To steam safely, the bather should take a warm shower before entering the steam room. Stay seated in the steam room for up to 15 minutes before exiting to cool off with room temperature air and cool water in the form of a shower or plunge. Allow the body to return to a normal temperature before embarking on another round, and do not steam more than three times in one session. Lots of water should be consumed throughout the process and the bather should exit if he or she feels dizzy, nauseous, or uncomfortable at any point. As a steam room is not healthy for some medical conditions, a doctor should be consulted before using one.


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Post 16

I suffer from hot flushes/night sweats. Can steaming help or make it worse?

Post 15

Humidity also helps skin look younger. It helps with bronchitis and other medical issues and helps skin detox faster.

Post 14

I'm just a 19 year old guy, but I went to the steam room for like 10 minutes after a hard workout today for the first time and it was so relaxing. I'm definitely going to keep doing it. Hopefully it'll help my skin too.

Post 13

I'm 41 and before I knew it, I lost my youthful vigor and rosy tone. I got a bit flabby and have irritated facial skin. Developing osteoarthritis in my knees in my late 20's contributed to my decreased activity.

I've gotten the skin better a bit with a better diet of fruit, vegetables, chicken, and good oils. I also started to use the pool. I'm also going to start using my gym's steam room on top of the improved diet and pool.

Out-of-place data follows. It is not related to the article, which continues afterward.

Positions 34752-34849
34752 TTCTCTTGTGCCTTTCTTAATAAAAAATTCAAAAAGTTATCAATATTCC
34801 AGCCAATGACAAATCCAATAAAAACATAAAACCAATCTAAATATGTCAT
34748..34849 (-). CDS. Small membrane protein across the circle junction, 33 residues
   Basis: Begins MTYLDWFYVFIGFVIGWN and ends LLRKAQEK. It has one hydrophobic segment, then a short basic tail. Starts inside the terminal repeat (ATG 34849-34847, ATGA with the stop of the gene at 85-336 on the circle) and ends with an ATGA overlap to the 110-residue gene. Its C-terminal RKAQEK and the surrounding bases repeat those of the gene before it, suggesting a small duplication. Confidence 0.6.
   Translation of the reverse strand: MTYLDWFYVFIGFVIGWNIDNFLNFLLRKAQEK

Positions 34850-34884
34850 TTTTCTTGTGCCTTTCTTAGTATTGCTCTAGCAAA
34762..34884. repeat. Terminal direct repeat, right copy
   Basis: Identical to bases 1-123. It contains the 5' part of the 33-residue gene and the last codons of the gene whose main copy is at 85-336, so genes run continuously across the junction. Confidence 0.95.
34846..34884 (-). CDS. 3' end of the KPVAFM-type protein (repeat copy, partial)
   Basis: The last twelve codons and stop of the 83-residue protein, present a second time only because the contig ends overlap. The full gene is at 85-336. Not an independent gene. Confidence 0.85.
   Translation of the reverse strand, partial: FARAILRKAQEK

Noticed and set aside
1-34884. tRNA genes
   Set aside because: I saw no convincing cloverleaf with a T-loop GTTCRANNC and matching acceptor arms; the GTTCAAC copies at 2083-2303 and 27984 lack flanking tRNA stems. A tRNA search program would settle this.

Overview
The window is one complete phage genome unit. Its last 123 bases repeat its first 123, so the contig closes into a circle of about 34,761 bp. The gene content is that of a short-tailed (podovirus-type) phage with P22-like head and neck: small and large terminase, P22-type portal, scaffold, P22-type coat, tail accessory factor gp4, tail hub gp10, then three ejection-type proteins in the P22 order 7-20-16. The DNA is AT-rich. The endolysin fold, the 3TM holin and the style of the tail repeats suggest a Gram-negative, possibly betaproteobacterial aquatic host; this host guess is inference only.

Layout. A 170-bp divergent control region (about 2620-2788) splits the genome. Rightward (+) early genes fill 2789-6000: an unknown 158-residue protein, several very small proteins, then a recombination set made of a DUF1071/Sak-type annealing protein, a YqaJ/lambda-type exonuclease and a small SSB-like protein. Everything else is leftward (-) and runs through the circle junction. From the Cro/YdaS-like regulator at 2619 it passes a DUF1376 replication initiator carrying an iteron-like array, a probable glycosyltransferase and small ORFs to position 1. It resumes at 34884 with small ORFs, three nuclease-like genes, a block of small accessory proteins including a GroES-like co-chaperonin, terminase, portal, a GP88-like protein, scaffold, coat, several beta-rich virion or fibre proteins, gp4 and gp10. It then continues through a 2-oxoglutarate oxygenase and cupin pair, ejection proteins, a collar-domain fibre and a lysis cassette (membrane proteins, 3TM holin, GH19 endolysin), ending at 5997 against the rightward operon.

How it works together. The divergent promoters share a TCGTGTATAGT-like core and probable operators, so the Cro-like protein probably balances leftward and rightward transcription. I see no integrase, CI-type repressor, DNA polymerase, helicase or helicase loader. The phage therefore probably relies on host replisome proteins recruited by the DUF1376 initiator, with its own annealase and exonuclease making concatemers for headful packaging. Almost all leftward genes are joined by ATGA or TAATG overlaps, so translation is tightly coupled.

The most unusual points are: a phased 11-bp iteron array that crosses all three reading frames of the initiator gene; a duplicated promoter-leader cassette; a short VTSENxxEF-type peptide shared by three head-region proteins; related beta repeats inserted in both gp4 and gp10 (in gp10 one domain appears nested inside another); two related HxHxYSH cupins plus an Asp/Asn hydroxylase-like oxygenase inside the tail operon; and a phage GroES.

I'll post back (if I remember) in a few months with my results.

I've been eating half an avocado a day. It's cheap here in Sothern California, often 10/$10.

Post 12

@DylanB – I felt so much relief after visiting a steam room that I decided to get a home steam room. I suffer from arthritis, particularly in the winter months and after doing yard work. One trip to the steam room loosens up my joints and makes me feel good again.

It's amazing that just a little steam and heat can take away the pain that even arthritis medication couldn't relieve. I love the fact that I don't have to take medicine for it anymore. Steam rooms offer completely natural treatment.

Post 11

A cool shower after a steam room visit feels so nice. After sitting in the heat for fifteen minutes, I start to feel a little disoriented. It's like being out in the tropical jungle.